Taeyeon pulled back, staring at Tiffany, and she wondered if there was any way that she could articulate what she was feeling now. But apparently she didn’t need to, because when Tiffany’s eyes met hers, there were suddenly tears, and then Tiffany was letting it all out. Her crying escalated, and they wrapped themselves together.

Losing a family member was hard, and that was an understatement, and Tiffany had already gone through that devastation as a child. Losing a friend was a similar kind of hurt. It was the kind of pain that was stinging, and pulled your heart in a direction you couldn’t follow. It brought emptiness, a gap where that friend would be, a silence where their messages would have arrived, and the kind of soft dissolving of another connection fading.

Tiffany cried for a long time, feeling the loss of her friend, and Taeyeon held her and felt the pain spilling over into her own heart. And that was exactly how she wanted it to be. She wanted to be there to catch Tiffany’s pain when she was overflowing.

Even death would never stop her.

Taeyeon knocked on the door of Tiffany’s apartment five times, quickly, shakily, not meaning to do it the way she did but her arm was uncontrollable. She gulped. She stared at the door, hearing her breath stop in her throat.

There was no movement, no sign of life.

She knocked again, harder, erratic.

She turned away, taking deep breaths to calm down her faltering heart. She checked her watch – it was 7.23pm. What day was it? She scuffled with her phone. A Thursday. Tiffany would normally be home, surfing the net with her TV on in the background.

Taeyeon closed her eyes, and then she squeezed them even tighter shut.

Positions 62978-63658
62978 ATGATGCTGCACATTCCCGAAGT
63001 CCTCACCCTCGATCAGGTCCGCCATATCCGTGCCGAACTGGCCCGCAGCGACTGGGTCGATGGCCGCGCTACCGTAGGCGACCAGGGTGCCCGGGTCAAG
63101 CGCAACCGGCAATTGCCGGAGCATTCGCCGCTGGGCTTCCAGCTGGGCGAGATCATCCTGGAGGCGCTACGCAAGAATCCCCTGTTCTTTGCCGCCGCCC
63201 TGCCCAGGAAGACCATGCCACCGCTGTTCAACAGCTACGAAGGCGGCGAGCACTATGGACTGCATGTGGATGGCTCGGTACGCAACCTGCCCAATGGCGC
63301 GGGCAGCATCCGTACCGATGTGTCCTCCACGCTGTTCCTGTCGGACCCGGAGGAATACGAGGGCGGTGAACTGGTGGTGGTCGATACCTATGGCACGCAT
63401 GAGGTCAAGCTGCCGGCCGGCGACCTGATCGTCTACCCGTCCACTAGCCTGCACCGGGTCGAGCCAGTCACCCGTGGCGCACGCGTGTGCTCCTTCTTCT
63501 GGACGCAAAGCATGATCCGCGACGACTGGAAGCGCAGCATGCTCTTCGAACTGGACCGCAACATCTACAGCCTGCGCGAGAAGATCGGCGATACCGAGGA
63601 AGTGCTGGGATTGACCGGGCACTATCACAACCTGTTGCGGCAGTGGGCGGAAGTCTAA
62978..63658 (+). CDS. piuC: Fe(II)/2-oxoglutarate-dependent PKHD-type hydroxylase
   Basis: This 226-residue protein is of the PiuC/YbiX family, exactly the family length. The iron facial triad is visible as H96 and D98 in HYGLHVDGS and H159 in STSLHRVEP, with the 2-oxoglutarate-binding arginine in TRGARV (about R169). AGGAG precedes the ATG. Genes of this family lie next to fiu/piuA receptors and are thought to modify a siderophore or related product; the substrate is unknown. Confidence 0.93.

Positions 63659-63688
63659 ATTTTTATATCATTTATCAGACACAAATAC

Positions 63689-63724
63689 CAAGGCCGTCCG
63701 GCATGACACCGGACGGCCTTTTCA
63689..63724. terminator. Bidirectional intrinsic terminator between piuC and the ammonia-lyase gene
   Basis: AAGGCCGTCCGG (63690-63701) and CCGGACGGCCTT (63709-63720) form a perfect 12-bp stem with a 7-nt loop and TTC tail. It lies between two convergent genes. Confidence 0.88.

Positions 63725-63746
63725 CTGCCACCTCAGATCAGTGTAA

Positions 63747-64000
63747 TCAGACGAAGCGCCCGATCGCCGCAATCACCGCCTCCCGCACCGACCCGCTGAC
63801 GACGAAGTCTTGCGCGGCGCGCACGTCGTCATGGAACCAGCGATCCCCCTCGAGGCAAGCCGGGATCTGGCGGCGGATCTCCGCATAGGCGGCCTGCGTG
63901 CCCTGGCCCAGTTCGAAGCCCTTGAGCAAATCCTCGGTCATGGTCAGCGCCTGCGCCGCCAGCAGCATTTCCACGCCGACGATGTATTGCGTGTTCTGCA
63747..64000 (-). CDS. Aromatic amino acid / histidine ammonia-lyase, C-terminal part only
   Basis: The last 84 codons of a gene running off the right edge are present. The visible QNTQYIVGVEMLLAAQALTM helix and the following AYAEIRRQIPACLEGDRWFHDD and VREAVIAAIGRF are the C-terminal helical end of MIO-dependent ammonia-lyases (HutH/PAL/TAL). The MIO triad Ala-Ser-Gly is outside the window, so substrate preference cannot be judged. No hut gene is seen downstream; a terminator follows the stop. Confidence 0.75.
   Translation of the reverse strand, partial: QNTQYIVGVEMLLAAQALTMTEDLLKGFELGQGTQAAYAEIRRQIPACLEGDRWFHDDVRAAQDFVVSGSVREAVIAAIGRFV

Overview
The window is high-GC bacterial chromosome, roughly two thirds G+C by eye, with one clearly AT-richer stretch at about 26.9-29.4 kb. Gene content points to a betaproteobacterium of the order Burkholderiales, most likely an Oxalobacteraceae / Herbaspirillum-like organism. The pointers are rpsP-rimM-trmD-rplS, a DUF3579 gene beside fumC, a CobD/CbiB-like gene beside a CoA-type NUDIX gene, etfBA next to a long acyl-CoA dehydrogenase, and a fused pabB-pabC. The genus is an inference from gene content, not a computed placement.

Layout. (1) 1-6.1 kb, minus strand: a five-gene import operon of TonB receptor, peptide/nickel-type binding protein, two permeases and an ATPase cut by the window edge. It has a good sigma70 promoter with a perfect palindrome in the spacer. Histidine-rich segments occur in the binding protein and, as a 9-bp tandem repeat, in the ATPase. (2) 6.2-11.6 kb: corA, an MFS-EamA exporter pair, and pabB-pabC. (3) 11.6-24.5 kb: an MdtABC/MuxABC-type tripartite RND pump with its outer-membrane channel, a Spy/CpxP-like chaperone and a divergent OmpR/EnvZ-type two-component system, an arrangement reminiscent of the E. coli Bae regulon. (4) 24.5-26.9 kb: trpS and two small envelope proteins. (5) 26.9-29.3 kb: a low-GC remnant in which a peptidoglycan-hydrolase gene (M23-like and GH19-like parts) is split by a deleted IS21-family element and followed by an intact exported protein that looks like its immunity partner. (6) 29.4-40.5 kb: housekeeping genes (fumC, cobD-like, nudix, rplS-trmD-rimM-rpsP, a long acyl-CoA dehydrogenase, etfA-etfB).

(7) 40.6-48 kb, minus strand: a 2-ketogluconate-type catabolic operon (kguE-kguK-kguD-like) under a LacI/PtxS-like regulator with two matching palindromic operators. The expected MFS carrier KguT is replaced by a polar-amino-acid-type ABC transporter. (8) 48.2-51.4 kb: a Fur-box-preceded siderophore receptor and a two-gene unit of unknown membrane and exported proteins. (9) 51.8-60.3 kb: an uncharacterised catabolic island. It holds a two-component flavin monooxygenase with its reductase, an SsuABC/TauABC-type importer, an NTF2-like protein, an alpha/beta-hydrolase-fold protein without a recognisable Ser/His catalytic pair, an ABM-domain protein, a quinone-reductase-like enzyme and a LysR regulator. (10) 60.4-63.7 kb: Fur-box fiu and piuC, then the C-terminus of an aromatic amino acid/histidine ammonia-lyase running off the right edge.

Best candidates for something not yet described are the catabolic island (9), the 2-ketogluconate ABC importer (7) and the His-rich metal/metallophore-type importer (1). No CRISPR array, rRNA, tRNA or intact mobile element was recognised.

Tiffany could ignore her calls easily enough, but there was no way she could know it was Taeyeon knocking on the door. And there were no sounds of footsteps or anything. Tiffany really wasn’t there.

She turned and lashed out a foot, kicking the door with a sharp jab that reverberated down the hall. It wasn’t satisfying. She kicked it again, and again, feeling the anger rising at the back of her skull. It made her so, so mad that Tiffany wasn’t there. She was supposed to be there. It was a time when she was normally there, when she would be right there and Taeyeon would know where she was, and she could see Tiffany again and know that it was all right.

She smashed her fists against the door over and over, and kicked it, and tried her best to make it break and shatter so that it could suck the world away as it disappeared.

Tiffany was supposed to be there. Tiffany should have been there. Taeyeon came here because she knew Tiffany would be here. And then she could get questions, and answers, and she could get another glimpse of Tiffany’s face and smell her scent and bask in the warmth of her glow.

She missed Tiffany, and the ache reached out from her heart and pulled the blanket of anger from her mind.

She slumped against the door.

Tears cracked through her eyes. She let the sobs take her.

She turned, angling her face upwards to blind her eyes with the brightness of the light in the ceiling. She slid down the door, feeling the back of her jacket ride up and the harshness of the door scrape against her bare skin.

Tiffany wasn’t there anymore. How did she know this was reality? Reality was supposed to be different, it was supposed to be a world where she could go see Tiffany and know she was still there, still real.

What if it was all a hallucination?

With an absent hand, Taeyeon wiped away the wetness on her face, her lungs calming down and smoothing out her breaths. She looked at her shoes, not really seeing them, and wondered if anything was real.